Children of the Corn V: Fields of Terror – King On Film

Rating:

Fifth Verse, Worse Than the First

Main Cast: Eva Mendes, Stacy Galina

Director: Ethan Wiley

God, I really have to do this?  Well, I did commit to the program, so yeah, I guess I do.  Okay, here goes.

A lot of great movies came out in 1998, like SHAKESPEARE IN LOVE (which I haven’t seen, but it won some awards), SAVING PRIVATE RYAN (again, haven’t seen it), THE BIG LEBOWSKI (still nope), and THE TRUMAN SHOW (saw that one!).  Among the 1998 movies was a little sequel you all might have heard of called HALLOWEEN H2O?  Or I STILL KNOW WHAT YOU DID LAST SUMMER?  Well, 1998 was also the year the direct-to-video sequel THE LION KING 2: Simba’s Pride came out.  Meanwhile on a completely different level of fame, several floors down from those movies, on a back shelf, up just too high to be in line of sight, if you wipe away the dust, you’ll also find the first full length movie to star future GHOST RIDER and HITCH star Eva Mendes.  CHILDREN OF THE CORN V: Fields of Terror, written and directed by Ethan Wiley (screenwriter of the classic horror movie HOUSE, and writer/director of it’s sequel, the less interesting HOUSE 2: The Second Story).

Basically, someone is taking King’s original concept, adopting the parts that need to be used—corn, rural farms, and He Who Walks Behind The Rows—and creating a typical slasher movie over that skeleton.  And I’ll tell you as someone who totally saw this entire movie and didn’t doze off for even a second, not once!, it’s pretty damn boring.

In CHILDREN OF THE CORN V, a bunch of “kids” are traveling … somewhere to scatter the ashes of their dead friend whose name MIGHT be Curt?  In the lead car are Charlotte (Angela Jones, PULP FICTION) and Lazlo, and since Lazlo is played by Ahmet Zappa, the wackiest Zappa, instead of just driving in front of his friends in the other car, they’re traveling several miles ahead and whenever they reach a turn, Lazlo leaves a blow up sex doll tied to a landmark with an arm pointing toward the direction they’re supposed to take.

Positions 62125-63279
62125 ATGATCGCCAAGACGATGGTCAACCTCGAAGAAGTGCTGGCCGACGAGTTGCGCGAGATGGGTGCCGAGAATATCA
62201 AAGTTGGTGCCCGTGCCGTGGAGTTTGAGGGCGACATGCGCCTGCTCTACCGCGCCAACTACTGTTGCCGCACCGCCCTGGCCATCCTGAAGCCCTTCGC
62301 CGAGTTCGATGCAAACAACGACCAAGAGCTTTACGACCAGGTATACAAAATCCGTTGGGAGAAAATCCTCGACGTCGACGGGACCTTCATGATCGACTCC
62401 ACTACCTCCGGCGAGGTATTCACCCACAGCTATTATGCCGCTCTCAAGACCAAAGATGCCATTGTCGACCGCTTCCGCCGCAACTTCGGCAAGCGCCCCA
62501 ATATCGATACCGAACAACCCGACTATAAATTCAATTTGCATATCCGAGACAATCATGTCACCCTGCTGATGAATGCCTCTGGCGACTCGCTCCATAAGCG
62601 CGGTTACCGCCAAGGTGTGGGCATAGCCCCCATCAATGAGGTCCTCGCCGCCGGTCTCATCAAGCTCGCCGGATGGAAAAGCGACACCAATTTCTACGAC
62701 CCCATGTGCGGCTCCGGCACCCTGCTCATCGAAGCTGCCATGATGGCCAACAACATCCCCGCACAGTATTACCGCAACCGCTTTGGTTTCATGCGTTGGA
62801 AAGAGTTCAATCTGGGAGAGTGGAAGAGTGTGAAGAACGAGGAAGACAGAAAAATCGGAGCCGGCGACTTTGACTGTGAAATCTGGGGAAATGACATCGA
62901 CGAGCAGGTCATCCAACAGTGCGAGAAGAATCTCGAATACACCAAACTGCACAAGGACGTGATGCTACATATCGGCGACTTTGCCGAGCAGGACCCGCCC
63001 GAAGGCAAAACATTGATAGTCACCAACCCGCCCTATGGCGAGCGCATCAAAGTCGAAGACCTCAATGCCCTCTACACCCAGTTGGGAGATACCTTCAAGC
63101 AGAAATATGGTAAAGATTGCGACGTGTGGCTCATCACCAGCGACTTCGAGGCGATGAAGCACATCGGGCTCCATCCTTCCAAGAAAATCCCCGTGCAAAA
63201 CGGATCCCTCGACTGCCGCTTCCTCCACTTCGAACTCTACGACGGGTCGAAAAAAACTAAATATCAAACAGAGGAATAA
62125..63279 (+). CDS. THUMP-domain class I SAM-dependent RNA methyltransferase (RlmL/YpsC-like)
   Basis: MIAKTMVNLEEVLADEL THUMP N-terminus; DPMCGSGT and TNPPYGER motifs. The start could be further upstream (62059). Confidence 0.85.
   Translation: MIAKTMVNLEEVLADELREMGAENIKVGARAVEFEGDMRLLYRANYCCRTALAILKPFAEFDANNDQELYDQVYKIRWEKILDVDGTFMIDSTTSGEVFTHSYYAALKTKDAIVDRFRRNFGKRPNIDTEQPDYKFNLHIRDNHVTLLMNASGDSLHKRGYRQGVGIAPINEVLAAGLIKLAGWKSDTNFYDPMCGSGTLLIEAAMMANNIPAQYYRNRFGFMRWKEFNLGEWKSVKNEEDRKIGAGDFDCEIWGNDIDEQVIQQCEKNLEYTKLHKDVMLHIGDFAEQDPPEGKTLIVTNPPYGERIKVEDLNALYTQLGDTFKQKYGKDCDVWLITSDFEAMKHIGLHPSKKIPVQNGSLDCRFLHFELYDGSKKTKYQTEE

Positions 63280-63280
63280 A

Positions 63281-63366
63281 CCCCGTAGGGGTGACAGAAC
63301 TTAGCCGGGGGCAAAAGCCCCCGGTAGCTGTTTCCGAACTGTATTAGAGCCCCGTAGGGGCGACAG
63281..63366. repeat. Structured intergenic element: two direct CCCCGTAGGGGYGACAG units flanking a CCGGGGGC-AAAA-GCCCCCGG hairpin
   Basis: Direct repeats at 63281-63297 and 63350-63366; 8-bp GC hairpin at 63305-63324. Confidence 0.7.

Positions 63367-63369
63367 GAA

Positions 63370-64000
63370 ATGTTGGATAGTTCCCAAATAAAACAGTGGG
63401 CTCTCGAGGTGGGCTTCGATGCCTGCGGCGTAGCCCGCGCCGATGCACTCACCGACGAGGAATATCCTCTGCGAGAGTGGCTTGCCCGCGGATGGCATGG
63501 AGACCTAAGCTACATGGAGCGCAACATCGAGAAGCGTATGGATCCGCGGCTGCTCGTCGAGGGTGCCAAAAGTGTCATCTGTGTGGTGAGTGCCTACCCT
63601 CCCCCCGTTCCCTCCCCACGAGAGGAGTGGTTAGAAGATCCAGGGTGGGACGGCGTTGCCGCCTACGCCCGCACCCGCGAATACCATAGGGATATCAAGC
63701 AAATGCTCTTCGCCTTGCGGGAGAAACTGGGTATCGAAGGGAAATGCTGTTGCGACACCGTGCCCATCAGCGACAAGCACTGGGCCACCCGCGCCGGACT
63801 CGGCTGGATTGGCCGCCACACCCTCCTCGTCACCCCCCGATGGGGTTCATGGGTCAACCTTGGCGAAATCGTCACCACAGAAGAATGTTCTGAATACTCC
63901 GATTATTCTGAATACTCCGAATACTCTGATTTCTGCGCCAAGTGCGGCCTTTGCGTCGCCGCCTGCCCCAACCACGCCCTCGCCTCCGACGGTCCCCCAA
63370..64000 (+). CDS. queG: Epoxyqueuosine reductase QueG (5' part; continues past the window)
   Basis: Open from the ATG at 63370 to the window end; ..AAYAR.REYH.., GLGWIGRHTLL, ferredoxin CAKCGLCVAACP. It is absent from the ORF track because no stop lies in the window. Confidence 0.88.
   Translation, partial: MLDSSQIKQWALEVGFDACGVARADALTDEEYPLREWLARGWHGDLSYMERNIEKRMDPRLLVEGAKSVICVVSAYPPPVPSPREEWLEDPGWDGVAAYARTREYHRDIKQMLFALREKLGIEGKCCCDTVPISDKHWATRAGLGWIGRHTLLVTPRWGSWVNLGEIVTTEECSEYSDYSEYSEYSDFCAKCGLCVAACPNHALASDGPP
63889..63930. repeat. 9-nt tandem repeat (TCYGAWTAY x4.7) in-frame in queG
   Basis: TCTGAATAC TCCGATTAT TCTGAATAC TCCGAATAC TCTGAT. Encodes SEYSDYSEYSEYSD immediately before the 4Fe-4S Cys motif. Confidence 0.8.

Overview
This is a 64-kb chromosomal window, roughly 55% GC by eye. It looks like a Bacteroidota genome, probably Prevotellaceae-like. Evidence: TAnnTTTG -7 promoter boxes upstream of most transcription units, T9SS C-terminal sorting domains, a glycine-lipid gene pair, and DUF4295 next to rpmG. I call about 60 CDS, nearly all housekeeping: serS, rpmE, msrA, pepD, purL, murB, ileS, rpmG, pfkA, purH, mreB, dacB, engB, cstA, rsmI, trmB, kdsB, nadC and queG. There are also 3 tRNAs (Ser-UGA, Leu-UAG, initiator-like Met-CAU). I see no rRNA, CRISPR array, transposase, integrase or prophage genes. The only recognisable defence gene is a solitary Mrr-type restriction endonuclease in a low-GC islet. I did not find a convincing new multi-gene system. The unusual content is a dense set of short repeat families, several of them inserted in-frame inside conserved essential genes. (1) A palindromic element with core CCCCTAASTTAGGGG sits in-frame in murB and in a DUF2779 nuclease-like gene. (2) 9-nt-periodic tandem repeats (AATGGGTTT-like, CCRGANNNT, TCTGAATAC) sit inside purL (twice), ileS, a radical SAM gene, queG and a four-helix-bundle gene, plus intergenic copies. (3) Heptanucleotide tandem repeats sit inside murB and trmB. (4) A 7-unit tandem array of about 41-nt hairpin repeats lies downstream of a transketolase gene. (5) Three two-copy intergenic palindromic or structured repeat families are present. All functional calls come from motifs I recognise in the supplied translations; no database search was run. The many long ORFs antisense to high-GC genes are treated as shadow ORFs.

At one stop, Charlotte decides to get out of the car and walk several dozen feet into a nearby cornfield to steal an armful of ears of corn.  Having lost her, Lazlo heads into the corn as well, only to find Charlotte has been slaughtered by a handful of kids.  He runs off, making all kinds of racket through the corn, so obviously he’s found and killed as well.  Which leaves their friends, Alison (Stacy Galina, Knots Landing), Greg (Alexis Arquette, PULP FICTION), Kir (Eva Mendes, HITCH), and Tyrus (Greg Vaughan, Charmed) without a guide.  That is until one of Lazlo’s sex dolls blows into their windshield, sending them careening out of control and crashing into the cornfield where their car is obviously wrecked.  Man, that corn will do some damage!

Warned by 12 year old Ezekiel (Adam Wylie, CHILD’S PLAY 2) and his much older and taller friends that they’re on private property (really only about 2 feet of their car is, the rest of it, and they, are on the road), he tells them town is about a mile away and they can get a tow there.

Turns out they can’t get a tow, and they’re just a few seconds too late to catch the 8:00 PM bus out of town.  So, they do what any group of kids would do in 1998, they find an old farmhouse with a For Sale sign and they break in and spend the night.  Luckily for them, the house is fully furnished and stocked with canned goods and cold beers in the basement.  Granted, this is because the house belonged to a farm couple that Ezekiel killed previously when the farmer refused to give the kids his cornfield, but our heroes don’t need to know any of that.  All they have to know is the house has warm beds and canned goods.

Thinking back to what someone in town said earlier, about Ezekiel and his friends following someone called He Who Walks Behind the Rows, Alison remembers her brother, Jacob, ran away from home and joined a group of people that followed this “person”, too.  Desperate to find her brother, she seeks audience with Luke, an old man who has taken in Ezekiel and several other orphans.